I said last week that every Monday was going to be a Progress Post. Well, today, Wednesday, is the first post I’ve written this week. Monday our peerless contractor and his son worked most of the day on installing our very small number of cabinet units, and I kept thinking that I should run and take a picture, but I wasn’t sure where my camera was. They were actually supposed to be on a much bigger job but they made time for us. I wanted a before and after set of pictures for today, from all the boxes on the kitchen floor to everything being put away, but all I have is this one shot that was taken partway through the process. (Pretty bad shot!)
It’s still not quite done, but I’m definitely getting there. The huge pantry that’s shoehorned into the corner isn’t even full, and yet I think all the perishables are loaded up. I’m going to try to come up with some kind of system so that I know when I’m on the last jar of, say, spaghetti sauce, and therefore put the item on the shopping list. One thing that happens if you don’t rigorously monitor your supplies is that you tend to either run out of an item or overbuy. So I have a huge bottle of Prego that has an expiration date of this month, although I’m sure it’ll still be okay if we don’t consume it until July. Not a big deal for us, but I’m reminded of how important it is to keep track, in whatever area of life may be applicable. If I were running a professional kitchen, whether in a restaurant or a church or a camp, I’d need to know at all times what I had on hand, what was coming up, and what I needed to use before it went bad. My mother-in-law is a holy terror about using up leftovers; she’s a good example to me. Not much gets thrown away in her kitchen, and any vegetable scraps are faithfully collected for the compost bin. I’ve had spurts of compost attempts but have never been at all successful, mainly because I’m too lazy. She’s an excellent example for me to follow!
Last night I spent a considerable amount of time picking out samples for our countertop, brought them home, and Jim and I pondered. In the end we (or at least I) decided that none of them were quite right, so the search continues. We don’t want to spend the money it would take to go to a specialized kitchen and bath store, although perhaps I’m not as informed as I should be on the matter. I’m assuming that a Lowe’s or a Home Depot would have the best prices, but maybe I’m wrong. There’s a brand of solid countertop material called “Mystera” that has beautiful colors, beautifully organized on their website. But I don’t see that their stuff is carried by any local suppliers. I might make a few phone calls tomorrow. As I’ve asked before, Is the time and trouble I’m taking with this really worth it? I think so. I was perfectly willing to use laminate, but Jim decided it looked cheesy. Well, I’m not going to argue! And we’re having lots of fun looking at samples. I mean, we do need to have something. I’m reminded once again of Brother Andrew, the dear Christian man who spent his ministry smuggling Bibles into Russia. I mentioned before the rebuke that a supporter gave him, basically telling him that he didn’t need to look like, as my mother used to say, “the ragpicker’s child.” He and his wife finally spent the money to make a small improvement in their house, taking out a wall or something like that. He says in his autobiography that it made such a difference in the livability of the house he was sad he hadn’t been willing to do it many years before.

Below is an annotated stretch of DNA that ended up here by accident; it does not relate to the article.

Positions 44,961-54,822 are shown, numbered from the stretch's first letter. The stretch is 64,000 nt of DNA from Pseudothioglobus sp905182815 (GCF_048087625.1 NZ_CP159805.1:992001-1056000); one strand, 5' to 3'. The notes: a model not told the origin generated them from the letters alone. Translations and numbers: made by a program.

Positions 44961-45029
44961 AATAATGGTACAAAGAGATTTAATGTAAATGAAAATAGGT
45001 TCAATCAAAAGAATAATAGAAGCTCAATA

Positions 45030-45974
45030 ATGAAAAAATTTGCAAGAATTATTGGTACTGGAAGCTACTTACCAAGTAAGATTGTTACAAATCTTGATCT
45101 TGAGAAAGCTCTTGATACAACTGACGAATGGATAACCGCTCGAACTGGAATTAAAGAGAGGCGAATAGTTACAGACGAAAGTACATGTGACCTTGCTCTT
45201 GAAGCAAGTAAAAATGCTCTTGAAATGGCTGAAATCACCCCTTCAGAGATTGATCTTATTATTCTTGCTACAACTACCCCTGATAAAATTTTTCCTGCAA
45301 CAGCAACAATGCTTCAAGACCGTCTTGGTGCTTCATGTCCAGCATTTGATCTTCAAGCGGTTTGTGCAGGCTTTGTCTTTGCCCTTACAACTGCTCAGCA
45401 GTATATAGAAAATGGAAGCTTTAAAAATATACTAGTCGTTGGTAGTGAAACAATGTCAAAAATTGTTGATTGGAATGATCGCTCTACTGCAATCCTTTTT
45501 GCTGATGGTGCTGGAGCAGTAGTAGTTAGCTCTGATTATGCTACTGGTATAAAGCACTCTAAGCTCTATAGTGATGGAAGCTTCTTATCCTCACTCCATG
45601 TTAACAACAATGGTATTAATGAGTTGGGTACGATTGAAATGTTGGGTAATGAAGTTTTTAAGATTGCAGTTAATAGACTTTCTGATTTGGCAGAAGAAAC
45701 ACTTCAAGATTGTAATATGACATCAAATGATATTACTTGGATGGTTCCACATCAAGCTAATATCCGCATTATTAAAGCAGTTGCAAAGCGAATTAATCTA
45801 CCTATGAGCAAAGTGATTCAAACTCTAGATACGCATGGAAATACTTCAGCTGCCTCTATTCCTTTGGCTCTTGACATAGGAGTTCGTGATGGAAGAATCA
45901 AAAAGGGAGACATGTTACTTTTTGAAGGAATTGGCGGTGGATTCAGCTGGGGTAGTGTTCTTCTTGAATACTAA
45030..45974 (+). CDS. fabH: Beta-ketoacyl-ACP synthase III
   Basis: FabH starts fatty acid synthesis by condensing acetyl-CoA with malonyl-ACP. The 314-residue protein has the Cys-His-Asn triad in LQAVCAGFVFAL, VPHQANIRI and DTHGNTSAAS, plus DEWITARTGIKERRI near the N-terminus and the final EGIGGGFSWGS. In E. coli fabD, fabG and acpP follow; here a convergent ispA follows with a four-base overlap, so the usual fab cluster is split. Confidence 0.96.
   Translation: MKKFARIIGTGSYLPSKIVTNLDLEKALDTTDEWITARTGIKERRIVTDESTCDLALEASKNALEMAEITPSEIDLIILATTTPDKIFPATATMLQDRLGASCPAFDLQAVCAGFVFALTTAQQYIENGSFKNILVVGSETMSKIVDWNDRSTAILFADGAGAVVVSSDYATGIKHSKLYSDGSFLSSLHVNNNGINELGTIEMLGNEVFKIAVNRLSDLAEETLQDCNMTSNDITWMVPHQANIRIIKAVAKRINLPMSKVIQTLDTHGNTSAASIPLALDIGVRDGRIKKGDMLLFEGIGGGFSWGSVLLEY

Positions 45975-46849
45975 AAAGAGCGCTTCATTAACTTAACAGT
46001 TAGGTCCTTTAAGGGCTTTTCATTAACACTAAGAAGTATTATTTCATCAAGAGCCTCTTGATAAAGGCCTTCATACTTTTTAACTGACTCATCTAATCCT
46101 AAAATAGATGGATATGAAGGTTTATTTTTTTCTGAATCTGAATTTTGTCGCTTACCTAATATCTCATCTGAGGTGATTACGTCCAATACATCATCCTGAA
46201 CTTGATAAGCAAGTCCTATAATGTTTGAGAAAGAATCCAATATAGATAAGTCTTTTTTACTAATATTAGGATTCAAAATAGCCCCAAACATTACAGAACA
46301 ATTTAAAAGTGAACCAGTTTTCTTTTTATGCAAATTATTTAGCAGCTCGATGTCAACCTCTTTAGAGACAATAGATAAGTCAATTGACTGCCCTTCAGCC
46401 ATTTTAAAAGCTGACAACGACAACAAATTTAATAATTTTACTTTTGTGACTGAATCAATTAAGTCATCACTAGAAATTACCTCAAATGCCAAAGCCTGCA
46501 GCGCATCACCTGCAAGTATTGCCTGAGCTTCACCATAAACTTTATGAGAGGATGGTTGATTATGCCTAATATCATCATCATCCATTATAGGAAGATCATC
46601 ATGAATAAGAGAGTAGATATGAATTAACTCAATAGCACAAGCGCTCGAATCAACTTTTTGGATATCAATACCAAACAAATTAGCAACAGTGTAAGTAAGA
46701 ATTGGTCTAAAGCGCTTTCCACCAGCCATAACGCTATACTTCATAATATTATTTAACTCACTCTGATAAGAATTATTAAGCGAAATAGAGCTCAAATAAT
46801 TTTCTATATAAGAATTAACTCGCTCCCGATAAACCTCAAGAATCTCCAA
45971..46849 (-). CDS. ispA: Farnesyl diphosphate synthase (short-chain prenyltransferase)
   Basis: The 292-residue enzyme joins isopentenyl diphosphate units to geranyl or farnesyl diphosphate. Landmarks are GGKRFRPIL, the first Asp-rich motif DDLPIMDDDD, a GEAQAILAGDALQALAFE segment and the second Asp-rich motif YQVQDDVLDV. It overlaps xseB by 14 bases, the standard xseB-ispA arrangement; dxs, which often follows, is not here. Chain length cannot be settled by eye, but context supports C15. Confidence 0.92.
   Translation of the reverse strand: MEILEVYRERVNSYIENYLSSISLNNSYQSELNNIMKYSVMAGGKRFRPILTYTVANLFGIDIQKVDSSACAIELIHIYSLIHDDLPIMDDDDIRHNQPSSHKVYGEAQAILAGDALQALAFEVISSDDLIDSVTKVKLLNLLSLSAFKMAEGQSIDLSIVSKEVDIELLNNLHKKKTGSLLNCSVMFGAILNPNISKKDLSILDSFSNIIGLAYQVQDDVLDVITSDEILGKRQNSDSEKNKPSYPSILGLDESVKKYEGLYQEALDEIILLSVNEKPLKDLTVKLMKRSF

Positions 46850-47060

The day is coming when all of the mess will be cleaned up, the project done. I remember reading in a gardening book once about a woman whose family worked for months on a big yard project, with walls and paving and water features. Her teenage sons helped out. It was messy and dirty and tiring, and when it was all done she was almost sorry. Now they had thing they’d worked so hard to achieve, but much of the fun was in the project itself. It’s easy to lose sight of that fact!
So we beat on. Every day sees some progress, which is what matters.